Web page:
The abattoir buys goats, sheep, cows and camels for slaughter from herders for export to the Middle East, giving families cash to buy food during the drought.

A $1.5-million loan from Feed the Future, a $1 billion-a-year agricultural program launched during U.S. President Barack Obama’s presidency in 2010, helped purchase refrigerators and trucks for the facility, which employs 100 people from local villages.

To Green, the slaughterhouse represents what USAID can do to help attract private-sector money into investments that boost the productivity of small farmers in developing countries.

While at the abattoir, Green announced 12 countries that will benefit from Feed The Future investments in 2017, signaling that the program will survive proposed deep cuts to USAID’s budget this year.

The 12 countries are Bangladesh, Ethiopia, Ghana, Guatemala, Honduras, Kenya, Mali, Nepal, Niger, Nigeria, Senegal and Uganda.

Green said investments like the Jijinga slaughterhouse not only created markets for American businesses but helped communities out of poverty. Herders can earn as much as $80 per goat when they sell to the slaughterhouse.

“I’m under no illusions; the development journey in many places in the world is a long one, but I want us to always be thinking what we can do that nudges something towards a day when people get to take care of themselves,” he said.

“This is a place where we see some of the benefits and the potential for Feed the Future,” Green added.

JESH Chief Executive Faisal Guhad said the abattoir had been open for a year but was forced to close for three months last year because of the drought.

The facility currently processes about 10,000 animals a month. Guhad said he hoped to quadruple that in the second year of operation.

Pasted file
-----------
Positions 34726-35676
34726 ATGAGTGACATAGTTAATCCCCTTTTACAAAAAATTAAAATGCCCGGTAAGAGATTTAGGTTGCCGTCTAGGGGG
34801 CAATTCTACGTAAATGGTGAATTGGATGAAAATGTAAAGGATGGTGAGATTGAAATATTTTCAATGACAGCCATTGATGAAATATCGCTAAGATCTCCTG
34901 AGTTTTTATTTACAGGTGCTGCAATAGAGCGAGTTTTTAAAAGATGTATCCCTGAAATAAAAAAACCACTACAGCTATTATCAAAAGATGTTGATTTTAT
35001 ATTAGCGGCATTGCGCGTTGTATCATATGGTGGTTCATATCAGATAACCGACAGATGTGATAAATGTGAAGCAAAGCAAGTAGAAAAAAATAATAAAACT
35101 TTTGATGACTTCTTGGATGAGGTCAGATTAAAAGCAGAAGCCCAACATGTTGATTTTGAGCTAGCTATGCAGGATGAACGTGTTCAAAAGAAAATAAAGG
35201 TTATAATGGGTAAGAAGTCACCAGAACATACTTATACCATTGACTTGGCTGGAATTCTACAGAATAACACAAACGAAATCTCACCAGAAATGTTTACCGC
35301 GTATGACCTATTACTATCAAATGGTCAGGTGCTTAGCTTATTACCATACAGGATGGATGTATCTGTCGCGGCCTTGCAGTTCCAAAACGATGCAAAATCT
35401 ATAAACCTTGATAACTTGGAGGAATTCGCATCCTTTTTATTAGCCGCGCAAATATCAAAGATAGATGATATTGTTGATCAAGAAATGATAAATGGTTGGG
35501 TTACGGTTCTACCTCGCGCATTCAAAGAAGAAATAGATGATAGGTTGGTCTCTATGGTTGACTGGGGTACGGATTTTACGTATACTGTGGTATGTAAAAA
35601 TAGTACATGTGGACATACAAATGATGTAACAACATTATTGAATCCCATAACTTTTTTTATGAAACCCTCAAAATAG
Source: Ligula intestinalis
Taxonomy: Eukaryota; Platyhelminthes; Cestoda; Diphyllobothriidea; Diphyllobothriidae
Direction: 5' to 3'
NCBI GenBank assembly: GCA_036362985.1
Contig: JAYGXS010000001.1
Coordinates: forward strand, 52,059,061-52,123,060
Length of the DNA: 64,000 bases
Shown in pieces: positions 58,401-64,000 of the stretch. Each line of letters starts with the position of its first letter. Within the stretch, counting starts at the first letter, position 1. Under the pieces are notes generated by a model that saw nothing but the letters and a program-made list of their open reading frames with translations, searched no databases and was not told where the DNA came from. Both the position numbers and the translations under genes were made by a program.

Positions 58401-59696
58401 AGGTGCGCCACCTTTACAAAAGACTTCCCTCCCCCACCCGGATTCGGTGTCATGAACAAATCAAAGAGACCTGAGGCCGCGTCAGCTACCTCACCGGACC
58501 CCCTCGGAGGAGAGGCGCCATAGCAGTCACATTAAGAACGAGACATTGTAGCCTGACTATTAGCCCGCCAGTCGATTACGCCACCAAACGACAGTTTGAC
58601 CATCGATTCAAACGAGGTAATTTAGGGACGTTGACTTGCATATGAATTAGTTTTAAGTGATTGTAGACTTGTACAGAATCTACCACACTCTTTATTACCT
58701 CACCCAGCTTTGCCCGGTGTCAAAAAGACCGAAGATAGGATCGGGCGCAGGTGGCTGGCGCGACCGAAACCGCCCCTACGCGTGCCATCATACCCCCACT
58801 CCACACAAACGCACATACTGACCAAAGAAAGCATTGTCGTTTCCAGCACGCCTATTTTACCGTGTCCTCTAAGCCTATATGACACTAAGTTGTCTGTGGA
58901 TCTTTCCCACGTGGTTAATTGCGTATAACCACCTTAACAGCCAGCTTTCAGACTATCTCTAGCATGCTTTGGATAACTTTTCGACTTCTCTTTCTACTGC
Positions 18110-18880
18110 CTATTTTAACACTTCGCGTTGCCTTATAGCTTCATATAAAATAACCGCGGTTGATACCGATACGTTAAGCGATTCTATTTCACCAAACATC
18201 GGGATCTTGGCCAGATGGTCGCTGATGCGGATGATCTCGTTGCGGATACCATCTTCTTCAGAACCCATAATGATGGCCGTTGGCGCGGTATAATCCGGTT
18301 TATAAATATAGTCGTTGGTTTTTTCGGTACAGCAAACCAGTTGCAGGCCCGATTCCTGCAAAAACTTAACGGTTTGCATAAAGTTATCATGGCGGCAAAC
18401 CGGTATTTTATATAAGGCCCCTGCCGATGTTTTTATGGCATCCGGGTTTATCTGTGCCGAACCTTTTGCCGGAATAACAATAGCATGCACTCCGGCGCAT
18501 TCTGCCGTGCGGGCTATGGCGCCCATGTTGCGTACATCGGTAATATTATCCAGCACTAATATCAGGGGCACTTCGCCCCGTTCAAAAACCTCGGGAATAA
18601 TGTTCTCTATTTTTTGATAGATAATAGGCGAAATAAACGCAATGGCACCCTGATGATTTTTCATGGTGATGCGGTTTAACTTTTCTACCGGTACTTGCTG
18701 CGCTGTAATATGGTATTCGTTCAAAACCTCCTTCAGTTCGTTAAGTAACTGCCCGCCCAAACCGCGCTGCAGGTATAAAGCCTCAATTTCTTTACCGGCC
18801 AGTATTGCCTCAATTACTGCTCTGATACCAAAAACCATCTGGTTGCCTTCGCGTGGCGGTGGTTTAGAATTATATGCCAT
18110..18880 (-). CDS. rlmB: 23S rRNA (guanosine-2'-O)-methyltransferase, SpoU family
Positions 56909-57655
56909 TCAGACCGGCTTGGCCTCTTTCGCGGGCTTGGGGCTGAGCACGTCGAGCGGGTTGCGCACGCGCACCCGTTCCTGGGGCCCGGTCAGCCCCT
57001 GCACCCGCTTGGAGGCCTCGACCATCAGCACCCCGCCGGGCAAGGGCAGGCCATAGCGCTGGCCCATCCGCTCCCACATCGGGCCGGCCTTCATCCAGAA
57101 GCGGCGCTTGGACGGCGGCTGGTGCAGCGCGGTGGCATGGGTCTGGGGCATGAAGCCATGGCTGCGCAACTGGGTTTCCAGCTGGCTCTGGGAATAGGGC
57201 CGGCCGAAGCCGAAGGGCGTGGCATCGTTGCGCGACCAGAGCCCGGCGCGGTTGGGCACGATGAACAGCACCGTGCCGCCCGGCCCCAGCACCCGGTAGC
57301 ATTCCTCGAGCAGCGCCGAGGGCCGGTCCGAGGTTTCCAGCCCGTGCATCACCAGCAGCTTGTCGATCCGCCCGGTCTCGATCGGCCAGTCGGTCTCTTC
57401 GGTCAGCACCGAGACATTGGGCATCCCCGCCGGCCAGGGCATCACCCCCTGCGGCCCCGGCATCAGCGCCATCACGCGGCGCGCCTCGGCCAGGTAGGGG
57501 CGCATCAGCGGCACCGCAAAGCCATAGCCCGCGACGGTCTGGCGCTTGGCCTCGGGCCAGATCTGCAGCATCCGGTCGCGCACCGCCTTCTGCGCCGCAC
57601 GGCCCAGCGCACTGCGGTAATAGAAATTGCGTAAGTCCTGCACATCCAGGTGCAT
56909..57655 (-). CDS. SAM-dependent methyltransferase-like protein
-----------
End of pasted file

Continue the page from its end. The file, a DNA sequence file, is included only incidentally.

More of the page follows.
Demand for Ethiopian goat meat was currently high because of the annual haj pilgrimage to the holy city of Mecca, said Guhad.

“We opened at the wrong time. El Nino happened to us and we started again after it rained,” said Guhad. “We’re now in the second month of starting again.”

The facility employs about 108 people from the community and plans to increase hiring to 200, said Guhad.

In the Jijinga area, planting for the March to May rains, known as the belg, is already delayed, and aid workers say they have seen a growing number of women and children at food distribution centers. The hunger crisis is predicted to worsen until the harvest begins in September.

Many parts of the Ethiopian highlands are still recovering from the 2016 drought, which was attributed to the El Niño weather phenomenon in the Pacific Ocean.


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Change in US Policy Makes It Harder to Rebuild for Future Floods

Two weeks before Harvey’s floodwaters engulfed much of Houston, President Donald Trump quietly rolled back an order by his predecessor that would have made it easier for storm-ravaged communities to use federal emergency aid to rebuild bridges, roads and other structures so they can better withstand future disasters.

Now, with much of the nation’s fourth-largest city under water, Trump’s move has new resonance. Critics note the president’s order could force Houston and other cities to rebuild hospitals and highways in the same way and in the same flood-prone areas.